Wednesday, 5 October 2016

[wanabidii] State of ICT in Asia Pacific 2016

Despite the widely reported phenomenal growth in Information and Communications Technology (ICT) in the Asia-Pacific region, a new study by the United Nations Economic and Social Commission for Asia and the Pacific (ESCAP), has found that broadband capabilities and access are highly concentrated in East and North-East Asia.

The report titled, "State of ICT in Asia and the Pacific 2016: Uncovering the Widening Broadband Divide", also confirms that the gap between advanced and developing countries in fixed broadband access is indeed widening, and unless targeted policy interventions are put in place, the trend will continue to the detriment of future development opportunities.

The Report shows that 74.89 per cent of total fixed broadband subscriptions in Asia and the Pacific are concentrated in East and North-East Asia, followed by South and South-West Asia (9.77 per cent), North and Central Asia (7.68 per cent), South-East Asia (5.74 per cent) and the Pacific (1.93 per cent), according to the 2015 data.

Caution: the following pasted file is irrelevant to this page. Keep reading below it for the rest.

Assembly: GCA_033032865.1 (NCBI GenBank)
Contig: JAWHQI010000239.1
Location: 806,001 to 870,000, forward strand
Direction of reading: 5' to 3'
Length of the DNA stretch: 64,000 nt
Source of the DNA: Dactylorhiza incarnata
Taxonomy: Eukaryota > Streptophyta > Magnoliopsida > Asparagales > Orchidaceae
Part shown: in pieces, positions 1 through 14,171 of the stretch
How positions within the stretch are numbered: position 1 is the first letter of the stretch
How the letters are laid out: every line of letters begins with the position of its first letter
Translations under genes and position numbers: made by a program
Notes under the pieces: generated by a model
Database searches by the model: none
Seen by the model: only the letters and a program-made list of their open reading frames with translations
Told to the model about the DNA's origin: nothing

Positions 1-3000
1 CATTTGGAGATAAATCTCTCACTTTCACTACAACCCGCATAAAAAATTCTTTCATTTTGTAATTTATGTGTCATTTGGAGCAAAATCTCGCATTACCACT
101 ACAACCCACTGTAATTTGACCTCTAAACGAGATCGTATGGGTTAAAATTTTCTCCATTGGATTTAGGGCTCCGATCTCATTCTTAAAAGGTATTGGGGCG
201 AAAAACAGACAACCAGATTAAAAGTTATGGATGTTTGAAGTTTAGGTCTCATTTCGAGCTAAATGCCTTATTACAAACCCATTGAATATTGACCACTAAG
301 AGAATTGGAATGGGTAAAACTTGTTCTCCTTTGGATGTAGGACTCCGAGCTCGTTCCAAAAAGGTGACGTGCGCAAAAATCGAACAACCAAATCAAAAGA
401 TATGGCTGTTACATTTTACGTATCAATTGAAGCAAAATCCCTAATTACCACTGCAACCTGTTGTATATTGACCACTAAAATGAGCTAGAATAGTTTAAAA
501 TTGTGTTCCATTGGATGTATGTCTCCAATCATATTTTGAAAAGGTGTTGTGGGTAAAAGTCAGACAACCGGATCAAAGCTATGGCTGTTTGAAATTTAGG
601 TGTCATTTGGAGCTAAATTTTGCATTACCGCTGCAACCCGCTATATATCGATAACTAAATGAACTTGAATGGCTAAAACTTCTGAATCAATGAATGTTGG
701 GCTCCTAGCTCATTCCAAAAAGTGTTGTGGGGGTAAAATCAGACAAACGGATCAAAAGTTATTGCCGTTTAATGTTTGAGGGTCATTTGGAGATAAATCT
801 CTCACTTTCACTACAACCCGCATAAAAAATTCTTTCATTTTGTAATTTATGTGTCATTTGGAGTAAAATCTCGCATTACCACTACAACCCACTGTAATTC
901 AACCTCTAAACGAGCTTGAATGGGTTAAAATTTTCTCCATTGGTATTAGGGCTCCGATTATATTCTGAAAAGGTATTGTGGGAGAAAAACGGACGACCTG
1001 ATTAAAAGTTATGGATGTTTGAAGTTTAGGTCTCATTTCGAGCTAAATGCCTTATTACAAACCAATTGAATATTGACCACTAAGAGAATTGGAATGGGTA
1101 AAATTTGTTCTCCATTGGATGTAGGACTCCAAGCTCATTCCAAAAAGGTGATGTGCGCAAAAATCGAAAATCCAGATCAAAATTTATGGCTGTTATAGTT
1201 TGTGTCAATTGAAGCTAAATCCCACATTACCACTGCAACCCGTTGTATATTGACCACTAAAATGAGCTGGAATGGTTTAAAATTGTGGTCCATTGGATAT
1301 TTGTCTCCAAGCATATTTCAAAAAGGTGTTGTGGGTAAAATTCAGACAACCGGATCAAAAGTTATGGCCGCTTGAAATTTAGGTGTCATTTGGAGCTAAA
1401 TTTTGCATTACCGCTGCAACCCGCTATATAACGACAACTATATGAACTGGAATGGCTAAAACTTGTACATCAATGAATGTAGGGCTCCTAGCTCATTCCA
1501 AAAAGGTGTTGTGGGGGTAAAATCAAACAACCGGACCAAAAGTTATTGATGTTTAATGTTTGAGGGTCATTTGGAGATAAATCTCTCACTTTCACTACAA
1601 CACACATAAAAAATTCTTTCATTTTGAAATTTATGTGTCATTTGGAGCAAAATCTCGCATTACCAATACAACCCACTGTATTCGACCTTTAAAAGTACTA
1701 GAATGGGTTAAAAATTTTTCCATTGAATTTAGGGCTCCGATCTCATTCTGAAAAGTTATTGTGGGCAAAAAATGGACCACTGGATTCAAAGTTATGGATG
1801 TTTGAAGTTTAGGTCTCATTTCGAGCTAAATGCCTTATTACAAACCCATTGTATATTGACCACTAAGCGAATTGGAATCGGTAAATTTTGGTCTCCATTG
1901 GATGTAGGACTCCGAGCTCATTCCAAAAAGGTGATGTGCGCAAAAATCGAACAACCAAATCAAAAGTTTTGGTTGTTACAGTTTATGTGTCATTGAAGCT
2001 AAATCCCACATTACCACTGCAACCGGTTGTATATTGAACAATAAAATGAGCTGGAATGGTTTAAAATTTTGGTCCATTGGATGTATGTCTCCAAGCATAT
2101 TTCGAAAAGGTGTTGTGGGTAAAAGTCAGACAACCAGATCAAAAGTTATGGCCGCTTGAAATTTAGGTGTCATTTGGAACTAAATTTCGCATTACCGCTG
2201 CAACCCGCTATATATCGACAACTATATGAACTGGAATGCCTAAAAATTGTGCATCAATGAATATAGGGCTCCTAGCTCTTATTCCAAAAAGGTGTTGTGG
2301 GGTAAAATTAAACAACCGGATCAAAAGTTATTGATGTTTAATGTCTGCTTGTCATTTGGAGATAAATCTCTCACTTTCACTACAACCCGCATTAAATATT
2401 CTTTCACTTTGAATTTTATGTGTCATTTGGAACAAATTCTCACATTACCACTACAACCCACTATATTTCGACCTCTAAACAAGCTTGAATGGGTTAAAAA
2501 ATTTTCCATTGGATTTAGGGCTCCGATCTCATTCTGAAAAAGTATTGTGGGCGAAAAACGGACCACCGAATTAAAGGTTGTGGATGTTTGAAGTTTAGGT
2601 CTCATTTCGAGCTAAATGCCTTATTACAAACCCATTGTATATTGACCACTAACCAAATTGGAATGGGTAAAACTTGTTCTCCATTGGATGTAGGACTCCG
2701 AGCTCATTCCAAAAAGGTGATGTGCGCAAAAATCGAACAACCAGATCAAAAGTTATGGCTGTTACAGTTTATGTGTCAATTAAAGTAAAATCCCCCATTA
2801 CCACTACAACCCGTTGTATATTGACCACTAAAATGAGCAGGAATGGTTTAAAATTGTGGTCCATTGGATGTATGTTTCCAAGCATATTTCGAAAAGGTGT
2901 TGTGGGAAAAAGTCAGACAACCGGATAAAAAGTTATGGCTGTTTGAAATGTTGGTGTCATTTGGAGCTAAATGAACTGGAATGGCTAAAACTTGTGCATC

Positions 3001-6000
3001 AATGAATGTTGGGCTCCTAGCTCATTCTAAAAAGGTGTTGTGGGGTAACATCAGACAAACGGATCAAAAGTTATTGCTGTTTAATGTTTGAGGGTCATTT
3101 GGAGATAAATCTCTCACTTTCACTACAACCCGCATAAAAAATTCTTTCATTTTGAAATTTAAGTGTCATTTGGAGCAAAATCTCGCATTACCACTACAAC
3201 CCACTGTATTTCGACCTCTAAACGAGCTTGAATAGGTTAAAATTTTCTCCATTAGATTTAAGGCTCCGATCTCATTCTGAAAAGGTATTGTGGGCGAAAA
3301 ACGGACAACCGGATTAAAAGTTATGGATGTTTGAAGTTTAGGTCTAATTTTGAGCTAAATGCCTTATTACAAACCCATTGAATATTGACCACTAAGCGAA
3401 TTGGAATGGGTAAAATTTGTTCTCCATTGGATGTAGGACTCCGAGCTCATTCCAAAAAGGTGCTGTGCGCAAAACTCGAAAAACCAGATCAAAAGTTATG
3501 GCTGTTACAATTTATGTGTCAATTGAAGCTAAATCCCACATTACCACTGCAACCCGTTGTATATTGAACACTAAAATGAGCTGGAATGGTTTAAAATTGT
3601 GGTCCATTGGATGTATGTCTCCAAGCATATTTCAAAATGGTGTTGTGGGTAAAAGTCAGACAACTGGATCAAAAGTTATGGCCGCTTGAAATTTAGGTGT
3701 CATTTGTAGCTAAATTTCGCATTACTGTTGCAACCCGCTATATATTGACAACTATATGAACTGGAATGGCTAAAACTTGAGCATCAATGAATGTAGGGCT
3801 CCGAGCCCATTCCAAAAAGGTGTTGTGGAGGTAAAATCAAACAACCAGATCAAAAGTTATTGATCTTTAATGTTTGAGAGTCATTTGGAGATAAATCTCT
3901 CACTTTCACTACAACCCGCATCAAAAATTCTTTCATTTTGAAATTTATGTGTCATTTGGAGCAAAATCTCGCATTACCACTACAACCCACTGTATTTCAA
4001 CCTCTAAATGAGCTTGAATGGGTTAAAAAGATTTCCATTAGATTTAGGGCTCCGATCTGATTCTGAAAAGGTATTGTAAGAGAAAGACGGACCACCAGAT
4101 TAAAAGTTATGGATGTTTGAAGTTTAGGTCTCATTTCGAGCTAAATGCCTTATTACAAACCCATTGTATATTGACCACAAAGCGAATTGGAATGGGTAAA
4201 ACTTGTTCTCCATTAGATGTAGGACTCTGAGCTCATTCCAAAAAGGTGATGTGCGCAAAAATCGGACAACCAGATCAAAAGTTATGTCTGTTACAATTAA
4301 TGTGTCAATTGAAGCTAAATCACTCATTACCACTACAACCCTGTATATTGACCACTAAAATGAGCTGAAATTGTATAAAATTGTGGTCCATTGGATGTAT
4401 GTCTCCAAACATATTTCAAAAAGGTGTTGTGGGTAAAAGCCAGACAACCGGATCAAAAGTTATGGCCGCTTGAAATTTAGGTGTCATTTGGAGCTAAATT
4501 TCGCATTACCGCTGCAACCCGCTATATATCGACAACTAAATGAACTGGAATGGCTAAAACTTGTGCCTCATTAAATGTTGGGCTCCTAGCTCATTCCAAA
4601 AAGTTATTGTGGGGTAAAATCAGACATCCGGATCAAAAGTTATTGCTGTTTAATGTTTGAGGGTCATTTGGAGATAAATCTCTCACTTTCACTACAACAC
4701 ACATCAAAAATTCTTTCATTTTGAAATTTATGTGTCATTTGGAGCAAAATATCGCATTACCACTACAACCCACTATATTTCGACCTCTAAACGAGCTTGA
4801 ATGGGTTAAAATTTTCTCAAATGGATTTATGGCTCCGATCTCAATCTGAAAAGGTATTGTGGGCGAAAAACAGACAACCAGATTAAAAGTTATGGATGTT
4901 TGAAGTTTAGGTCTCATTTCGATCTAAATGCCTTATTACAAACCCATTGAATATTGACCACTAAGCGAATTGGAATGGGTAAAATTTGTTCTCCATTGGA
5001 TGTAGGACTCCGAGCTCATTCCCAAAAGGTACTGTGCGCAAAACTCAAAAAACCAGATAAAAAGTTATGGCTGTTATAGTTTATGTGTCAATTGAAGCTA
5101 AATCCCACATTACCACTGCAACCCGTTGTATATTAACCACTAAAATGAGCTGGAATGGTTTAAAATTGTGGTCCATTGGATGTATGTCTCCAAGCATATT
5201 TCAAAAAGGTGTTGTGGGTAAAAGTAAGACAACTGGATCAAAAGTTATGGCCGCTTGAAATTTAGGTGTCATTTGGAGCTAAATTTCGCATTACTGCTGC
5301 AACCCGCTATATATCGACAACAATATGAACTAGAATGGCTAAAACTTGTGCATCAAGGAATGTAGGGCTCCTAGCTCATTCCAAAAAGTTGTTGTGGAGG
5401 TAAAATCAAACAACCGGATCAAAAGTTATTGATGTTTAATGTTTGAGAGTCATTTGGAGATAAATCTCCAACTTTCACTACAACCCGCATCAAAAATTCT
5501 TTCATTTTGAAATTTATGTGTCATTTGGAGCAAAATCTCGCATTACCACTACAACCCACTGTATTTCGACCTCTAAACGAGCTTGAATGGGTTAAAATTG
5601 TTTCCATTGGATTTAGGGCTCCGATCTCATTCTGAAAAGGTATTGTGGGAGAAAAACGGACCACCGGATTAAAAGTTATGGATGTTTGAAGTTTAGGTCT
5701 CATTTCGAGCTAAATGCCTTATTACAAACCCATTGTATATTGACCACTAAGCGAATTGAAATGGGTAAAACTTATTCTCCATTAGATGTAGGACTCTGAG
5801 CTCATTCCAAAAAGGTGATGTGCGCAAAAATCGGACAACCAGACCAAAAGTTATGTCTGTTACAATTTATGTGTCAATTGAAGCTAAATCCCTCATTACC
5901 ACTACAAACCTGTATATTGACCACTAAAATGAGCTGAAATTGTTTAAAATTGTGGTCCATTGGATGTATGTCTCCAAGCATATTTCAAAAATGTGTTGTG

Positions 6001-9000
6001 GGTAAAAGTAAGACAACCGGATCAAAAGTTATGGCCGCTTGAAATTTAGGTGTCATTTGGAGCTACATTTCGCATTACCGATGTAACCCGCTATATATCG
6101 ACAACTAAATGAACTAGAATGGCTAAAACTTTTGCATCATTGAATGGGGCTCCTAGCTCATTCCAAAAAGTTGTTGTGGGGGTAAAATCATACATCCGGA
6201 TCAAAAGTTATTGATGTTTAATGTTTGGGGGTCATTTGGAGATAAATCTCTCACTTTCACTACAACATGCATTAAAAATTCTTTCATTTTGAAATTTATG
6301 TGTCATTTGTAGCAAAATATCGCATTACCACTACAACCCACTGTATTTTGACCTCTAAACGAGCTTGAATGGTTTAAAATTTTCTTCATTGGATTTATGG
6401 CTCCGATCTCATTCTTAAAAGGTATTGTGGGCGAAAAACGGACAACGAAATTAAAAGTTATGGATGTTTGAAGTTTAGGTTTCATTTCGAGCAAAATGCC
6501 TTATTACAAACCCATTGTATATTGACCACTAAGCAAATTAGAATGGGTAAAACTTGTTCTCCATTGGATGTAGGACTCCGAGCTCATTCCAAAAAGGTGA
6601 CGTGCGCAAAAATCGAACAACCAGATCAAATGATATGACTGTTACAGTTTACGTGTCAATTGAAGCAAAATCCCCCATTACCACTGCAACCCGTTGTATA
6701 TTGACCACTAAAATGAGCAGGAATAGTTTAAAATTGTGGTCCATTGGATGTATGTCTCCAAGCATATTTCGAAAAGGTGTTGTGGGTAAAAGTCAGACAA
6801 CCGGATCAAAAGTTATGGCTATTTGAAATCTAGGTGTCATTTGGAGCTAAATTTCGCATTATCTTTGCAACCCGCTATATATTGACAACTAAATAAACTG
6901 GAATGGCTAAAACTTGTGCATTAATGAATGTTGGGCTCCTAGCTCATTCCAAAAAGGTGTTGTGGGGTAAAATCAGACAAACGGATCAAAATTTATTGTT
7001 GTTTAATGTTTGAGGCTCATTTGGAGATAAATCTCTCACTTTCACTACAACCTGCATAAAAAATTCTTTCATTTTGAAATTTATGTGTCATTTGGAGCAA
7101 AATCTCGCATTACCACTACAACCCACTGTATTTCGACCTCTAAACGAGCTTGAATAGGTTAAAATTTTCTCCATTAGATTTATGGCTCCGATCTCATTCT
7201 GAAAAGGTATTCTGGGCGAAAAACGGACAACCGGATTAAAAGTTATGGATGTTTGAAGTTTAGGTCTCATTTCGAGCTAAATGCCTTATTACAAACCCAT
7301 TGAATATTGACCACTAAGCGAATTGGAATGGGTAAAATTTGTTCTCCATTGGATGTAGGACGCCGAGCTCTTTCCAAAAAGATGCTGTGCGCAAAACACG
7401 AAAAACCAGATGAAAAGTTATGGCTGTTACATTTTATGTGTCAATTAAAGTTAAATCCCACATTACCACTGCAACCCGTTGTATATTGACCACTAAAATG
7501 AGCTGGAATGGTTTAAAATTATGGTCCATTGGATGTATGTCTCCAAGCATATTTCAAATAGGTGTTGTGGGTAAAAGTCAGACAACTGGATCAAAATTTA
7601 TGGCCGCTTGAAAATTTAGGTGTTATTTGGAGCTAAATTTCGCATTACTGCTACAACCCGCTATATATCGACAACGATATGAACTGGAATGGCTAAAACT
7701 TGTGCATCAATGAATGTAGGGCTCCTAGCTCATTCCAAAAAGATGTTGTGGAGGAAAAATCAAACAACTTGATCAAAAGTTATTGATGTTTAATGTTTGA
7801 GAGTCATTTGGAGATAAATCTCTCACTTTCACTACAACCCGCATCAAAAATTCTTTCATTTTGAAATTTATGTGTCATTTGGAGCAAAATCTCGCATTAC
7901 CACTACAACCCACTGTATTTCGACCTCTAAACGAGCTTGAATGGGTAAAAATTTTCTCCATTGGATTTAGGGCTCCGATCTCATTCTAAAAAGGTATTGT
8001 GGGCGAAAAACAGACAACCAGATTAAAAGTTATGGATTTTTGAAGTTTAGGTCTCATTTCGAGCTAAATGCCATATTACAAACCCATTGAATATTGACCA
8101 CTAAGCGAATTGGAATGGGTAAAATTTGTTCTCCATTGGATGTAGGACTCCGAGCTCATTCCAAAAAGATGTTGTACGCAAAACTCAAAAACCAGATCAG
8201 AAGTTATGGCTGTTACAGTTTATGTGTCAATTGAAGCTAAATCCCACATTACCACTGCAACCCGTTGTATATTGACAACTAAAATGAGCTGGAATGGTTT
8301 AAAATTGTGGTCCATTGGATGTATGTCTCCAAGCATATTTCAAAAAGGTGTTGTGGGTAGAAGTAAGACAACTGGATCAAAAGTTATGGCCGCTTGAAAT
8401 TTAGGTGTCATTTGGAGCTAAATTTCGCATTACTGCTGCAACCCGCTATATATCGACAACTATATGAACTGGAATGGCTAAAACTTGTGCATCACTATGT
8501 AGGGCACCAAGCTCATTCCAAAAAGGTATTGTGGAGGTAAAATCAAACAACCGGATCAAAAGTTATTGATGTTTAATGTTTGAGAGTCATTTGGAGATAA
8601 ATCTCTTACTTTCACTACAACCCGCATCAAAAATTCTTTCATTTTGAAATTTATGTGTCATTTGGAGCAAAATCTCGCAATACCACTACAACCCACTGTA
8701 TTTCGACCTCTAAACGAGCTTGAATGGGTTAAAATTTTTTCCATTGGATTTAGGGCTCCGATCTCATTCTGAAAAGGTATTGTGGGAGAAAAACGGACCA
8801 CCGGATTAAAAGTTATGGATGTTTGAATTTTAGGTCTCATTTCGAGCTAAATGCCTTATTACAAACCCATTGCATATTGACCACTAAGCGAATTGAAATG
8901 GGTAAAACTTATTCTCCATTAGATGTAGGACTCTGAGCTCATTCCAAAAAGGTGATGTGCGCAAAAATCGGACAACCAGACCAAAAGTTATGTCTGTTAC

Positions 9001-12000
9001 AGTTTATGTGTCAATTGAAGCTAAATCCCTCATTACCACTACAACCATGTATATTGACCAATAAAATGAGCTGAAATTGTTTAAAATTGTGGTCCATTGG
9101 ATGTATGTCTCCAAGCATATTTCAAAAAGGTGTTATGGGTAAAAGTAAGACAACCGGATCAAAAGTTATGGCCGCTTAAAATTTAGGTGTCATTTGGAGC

Findings indicate that over 52.3 per cent of global fixed broadband subscribers now come from ESCAP member States, a dramatic increase from 2005 when the region constituted only 38.1 per cent. The Report also found that in 2015, less than 2 per cent of the population had adopted fixed broadband in as many as 20 countries in Asia and the Pacific, widening the digital divide between high-income and low-income countries at an alarming speed.

In particular, the Report shows that e-commerce strongly correlates with access to fixed broadband connectivity, suggesting that enhancing ICT infrastructure connectivity would increase business-to-business e-commerce in the region. The Report also examined emerging trends in developing online content, differential patterns of mobile broadband expansion and usage, as well as the impact of regulatory quality and investment in broadband adoption.


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